The Australian Securities & Investment Commission (ASIC), the national regulator of local financial companies, has issued concerns about the activities of the Australia and New Zealand Banking Group (ANZ). As a result, the entity has decided to carry out an audit of its OnePath subsidiaries, according to the ASIC statement.
The local watchdog highlighted a number of violations related to ANZ Group’s activities in the field of fund management and insurance services. Operations in this area are supported by a number of the firm’s auxiliaries, operating under the OnePath brand.
During a period of more than two years (2013-2015) over 1.3 million clients suffered from licensing violations – refunds and compensation in their cases has been estimated at $4.5 million. Other remediation and rectifications associated with the case may reach even $49 million.
ASIC indicated that compliance issues may have affected the licenses granted by the Australia Financial Services (AFS) to individual subsidiaries of the ANZ Group. As a result, the company has engaged PricewaterhouseCoopers (PwC) to conduct an independent assessment of the compliance management framework within the subsidiaries.
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According to Peter Kell, ASIC Deputy Chair, in a recent statement on the warning: “Appropriate compliance and systems to monitor compliance are essential for banks to adhere to their AFS obligations. This is important in maintaining customer trust and confidence in the sector.”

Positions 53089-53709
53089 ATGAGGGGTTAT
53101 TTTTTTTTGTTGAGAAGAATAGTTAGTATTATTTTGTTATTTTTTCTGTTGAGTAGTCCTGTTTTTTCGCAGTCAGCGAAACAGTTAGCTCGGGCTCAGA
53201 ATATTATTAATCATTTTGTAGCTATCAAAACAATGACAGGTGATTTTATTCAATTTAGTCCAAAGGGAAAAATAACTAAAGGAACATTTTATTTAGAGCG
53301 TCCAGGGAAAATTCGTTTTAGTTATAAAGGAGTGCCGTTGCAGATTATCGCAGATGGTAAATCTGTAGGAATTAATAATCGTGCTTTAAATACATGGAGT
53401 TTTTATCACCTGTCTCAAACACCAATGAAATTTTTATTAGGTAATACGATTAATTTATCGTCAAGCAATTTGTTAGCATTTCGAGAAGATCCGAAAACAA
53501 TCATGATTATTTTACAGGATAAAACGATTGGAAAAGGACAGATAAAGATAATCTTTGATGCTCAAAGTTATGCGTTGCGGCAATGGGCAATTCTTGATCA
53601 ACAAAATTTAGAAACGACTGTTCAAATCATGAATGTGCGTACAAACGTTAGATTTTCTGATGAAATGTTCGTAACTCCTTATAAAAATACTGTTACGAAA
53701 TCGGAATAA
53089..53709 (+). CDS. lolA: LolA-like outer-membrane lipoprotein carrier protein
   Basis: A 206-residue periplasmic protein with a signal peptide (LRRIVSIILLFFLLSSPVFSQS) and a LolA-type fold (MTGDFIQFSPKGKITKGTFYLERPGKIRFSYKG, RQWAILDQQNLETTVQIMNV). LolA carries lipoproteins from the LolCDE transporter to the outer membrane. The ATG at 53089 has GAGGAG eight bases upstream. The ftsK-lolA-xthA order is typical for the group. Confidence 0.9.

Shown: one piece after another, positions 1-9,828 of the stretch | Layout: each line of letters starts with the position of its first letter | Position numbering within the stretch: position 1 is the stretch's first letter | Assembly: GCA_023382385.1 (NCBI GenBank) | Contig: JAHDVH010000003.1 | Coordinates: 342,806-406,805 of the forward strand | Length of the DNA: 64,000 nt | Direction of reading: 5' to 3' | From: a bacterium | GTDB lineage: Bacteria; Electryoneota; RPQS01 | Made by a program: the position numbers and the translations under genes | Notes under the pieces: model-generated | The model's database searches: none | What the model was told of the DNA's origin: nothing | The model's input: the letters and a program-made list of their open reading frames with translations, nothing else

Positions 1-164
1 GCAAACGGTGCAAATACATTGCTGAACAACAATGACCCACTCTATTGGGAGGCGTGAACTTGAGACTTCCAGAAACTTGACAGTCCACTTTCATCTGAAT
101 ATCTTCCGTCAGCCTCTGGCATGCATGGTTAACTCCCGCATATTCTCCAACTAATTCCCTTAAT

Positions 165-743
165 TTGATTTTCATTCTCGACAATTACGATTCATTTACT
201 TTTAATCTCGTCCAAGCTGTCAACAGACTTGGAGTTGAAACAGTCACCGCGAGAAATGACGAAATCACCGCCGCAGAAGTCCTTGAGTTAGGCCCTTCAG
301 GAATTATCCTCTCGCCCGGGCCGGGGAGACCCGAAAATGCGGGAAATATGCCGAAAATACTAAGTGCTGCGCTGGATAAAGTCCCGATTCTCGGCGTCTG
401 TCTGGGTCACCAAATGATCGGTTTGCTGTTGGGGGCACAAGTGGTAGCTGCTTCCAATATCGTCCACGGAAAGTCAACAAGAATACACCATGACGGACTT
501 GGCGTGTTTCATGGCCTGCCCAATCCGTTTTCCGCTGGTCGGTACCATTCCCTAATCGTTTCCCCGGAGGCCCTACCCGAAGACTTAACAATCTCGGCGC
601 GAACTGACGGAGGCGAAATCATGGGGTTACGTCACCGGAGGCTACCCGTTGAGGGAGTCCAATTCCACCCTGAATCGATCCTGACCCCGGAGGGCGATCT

“ASIC expects all AFS licensees to have systems in place to ensure they can satisfy their general AFS obligations,” he added.
Breaches mentioned by ASIC primarily concerned OnePath Custodians Pty Ltd, OnePath Life Limited, OnePath General Insurance Pty Limited and OnePath Funds Management Limited. According to an official press release, the entities did not provide adequate documentation regarding certain insurance products, systems or processes to ensure compliance and extended the time needed to identify some of the violations and breaches.
Last time Finance Magnates reported on the activities of the Australian regulator was in late February when it suspended the AFS license of Traders4Traders. The ability to provide financial services in the watchdog’s jurisdiction will be restored on April 21, 2016 at the earliest.